I love the trend of the two-tone painted and raw wood refinishing for furniture pieces. It’s a fun twist that includes the best of two different styles, and I dig the way that the two looks perfectly set one another off.
Finding the dresser for a raw wood refinishing
This small piece was in a “trash pile” after a family member’s last move. The wood grain was beautiful, but it was coming apart, and had dent and burn damage all over. The drawers were also coming apart, and needed some love an attention. Given its perfect size and good bones, this is a keeper piece once it’s redone.
Fixing structural issues
This little chest had a lot of problems, it wasn’t square, so the drawers wouldn’t open and close. The back was falling off. The drawers themselves were totally falling apart.
The first order of business was to use some wood glue, clamps, a rubber mallet to knock the pieces back in place. I even used a ratchet strap to get the piece put back together – square, and functional.
When I first looked at it, I was hoping I could do the whole piece in the trendy (and beautiful) raw wood refinishing look. Upon closer inspection on the top and sides I realized there was just too much damage to do the whole piece that way. I’ve seen some pieces in the combo pained/raw style and decided this would be a great one to try it with.
I used Rust-oleum Costal Blue for this piece. Although with a chalk pain I technically only need to do a single coat, I did two. I loved the rich an deep color that came from the paint. I also loved the contrast with the blue and the painted and raw wood refinishing look. The combination sets off each element more beautifully.
I painted with the grain with smooth long and even strokes, was careful not to let the paint pool or drip.
Stripping for a raw wood refinishing
There’s a new trend to use oven cleaner to strip wood. Will it work? Technically, yes. Will spraying peroxide straight into your hair strip the color? Technically, yes. It’s basically the same thing. In my experience, oven cleaner leaves the wood dry and damaged.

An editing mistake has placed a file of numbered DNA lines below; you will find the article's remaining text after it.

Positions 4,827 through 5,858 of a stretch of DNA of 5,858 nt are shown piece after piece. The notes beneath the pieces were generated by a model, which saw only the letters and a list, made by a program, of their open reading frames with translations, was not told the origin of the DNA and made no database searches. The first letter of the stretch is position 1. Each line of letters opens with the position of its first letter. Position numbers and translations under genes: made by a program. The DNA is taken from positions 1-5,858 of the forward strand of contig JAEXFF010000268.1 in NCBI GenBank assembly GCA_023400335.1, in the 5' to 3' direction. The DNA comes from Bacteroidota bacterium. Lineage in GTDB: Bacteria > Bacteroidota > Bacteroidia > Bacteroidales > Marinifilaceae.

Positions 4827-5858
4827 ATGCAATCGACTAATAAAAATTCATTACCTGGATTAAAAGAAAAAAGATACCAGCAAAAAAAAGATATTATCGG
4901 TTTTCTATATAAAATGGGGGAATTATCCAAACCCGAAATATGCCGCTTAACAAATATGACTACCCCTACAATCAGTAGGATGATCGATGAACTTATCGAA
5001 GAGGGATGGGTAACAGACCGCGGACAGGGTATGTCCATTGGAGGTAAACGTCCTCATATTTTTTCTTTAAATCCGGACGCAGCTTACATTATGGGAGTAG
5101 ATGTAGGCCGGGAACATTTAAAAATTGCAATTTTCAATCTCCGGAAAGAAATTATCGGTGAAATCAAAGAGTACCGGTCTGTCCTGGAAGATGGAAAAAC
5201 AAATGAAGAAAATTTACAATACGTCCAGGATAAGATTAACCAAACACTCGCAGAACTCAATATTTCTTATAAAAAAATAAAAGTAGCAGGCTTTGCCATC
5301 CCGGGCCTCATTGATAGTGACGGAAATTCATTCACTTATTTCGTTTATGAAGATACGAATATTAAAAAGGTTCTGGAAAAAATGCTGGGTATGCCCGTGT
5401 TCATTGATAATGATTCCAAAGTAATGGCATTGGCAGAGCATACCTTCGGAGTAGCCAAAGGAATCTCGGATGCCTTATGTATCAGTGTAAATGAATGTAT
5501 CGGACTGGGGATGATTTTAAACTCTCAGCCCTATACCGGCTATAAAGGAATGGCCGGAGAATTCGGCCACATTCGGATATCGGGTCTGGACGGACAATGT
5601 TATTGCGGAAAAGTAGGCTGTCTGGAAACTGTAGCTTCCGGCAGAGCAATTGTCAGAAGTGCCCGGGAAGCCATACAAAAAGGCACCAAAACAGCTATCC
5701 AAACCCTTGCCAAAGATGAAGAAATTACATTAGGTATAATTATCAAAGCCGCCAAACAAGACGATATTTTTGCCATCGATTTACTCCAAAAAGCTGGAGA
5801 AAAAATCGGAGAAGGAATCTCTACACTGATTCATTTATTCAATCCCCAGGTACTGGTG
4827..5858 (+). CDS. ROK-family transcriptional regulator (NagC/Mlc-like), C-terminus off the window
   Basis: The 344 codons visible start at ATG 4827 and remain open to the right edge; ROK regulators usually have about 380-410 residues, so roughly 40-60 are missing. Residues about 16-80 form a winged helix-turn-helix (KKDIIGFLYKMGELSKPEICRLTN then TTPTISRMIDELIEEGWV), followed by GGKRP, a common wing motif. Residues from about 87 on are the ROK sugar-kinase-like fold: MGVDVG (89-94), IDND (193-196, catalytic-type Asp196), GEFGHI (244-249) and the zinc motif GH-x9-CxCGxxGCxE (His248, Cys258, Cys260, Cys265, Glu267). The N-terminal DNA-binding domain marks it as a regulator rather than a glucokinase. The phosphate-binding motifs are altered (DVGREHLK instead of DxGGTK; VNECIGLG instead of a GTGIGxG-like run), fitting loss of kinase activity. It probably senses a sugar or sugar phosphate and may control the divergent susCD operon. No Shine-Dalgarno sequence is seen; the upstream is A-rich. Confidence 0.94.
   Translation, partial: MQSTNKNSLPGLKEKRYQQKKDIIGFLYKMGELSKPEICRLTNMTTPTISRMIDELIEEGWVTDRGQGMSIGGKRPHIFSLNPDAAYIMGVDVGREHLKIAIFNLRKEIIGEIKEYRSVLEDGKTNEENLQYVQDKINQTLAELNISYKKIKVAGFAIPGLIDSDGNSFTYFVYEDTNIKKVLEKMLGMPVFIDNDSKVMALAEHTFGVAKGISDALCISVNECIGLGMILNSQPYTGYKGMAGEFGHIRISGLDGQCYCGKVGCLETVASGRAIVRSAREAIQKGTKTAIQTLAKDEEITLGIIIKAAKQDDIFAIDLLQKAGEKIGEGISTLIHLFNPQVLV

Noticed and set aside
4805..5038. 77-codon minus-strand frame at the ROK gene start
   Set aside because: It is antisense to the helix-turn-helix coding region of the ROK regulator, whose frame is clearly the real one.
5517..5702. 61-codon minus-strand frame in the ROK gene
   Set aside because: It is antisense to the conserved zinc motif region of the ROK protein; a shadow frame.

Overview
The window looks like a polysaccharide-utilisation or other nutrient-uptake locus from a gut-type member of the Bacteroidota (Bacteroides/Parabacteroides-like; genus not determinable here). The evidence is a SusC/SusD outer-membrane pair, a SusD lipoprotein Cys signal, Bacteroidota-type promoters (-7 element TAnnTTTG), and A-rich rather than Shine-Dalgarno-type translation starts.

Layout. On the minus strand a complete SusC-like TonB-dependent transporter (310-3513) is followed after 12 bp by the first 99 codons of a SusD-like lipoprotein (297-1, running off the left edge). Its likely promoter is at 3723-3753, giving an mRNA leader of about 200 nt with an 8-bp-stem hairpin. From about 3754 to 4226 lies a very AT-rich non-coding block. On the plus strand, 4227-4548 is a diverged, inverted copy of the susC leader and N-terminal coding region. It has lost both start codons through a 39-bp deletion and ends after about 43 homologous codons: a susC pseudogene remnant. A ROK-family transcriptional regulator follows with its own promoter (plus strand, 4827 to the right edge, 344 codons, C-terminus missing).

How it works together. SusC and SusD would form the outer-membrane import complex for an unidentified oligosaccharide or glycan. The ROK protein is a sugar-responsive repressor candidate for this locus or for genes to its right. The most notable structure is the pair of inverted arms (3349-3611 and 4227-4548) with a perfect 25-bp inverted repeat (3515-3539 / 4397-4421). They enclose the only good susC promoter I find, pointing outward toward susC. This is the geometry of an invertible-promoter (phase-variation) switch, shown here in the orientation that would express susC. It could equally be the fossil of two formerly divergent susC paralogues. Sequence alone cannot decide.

I prefer to use Citristrip over oven cleaner because it’s actually designed to strip wood and the other thing is designed to . . . clean your oven.
When I use Citristrip I prefer to paint it on, put a plastic sheet or garbage bag over it to prevent it from drying out, and then let it sit overnight. I use a scraper to pull the rest of the stripper and gunk (that’s the technical term) off, and the drawers were almost done.
The beauty of the raw wood look is that once you get the years of finish and wear off you can see the real beauty of the wood underneath.
After I stripped the drawers and cabinet door I used a light sand to even out all the tones. It was fast and easy, but worth it to get that beautiful, soft, and smooth finish. When I ran my hands over the drawers they had an almost buttery feel. I used a wire brush on the details, but the light hand sand gave the drawers and door a perfect look and color while still retaining the beautiful wood grain.
The final product is sealed on both the painted and raw portions with a Minwax furniture wax. The raw wood drank it in and ended with a really pretty natural exposed wood look. The painted wood got darker and deeper with the waxing. The piece just came to life with that final step.
Waxing also ensures the color and finish will last.
Luckily with this piece the original hardware was in great shape and fit the piece well. So, I just replaced the same drawer pulls and knob.
Done with the painted and raw wood refinishing!
What do you think? Do you have a piece of furntiure that could use the painted/raw wood treatment?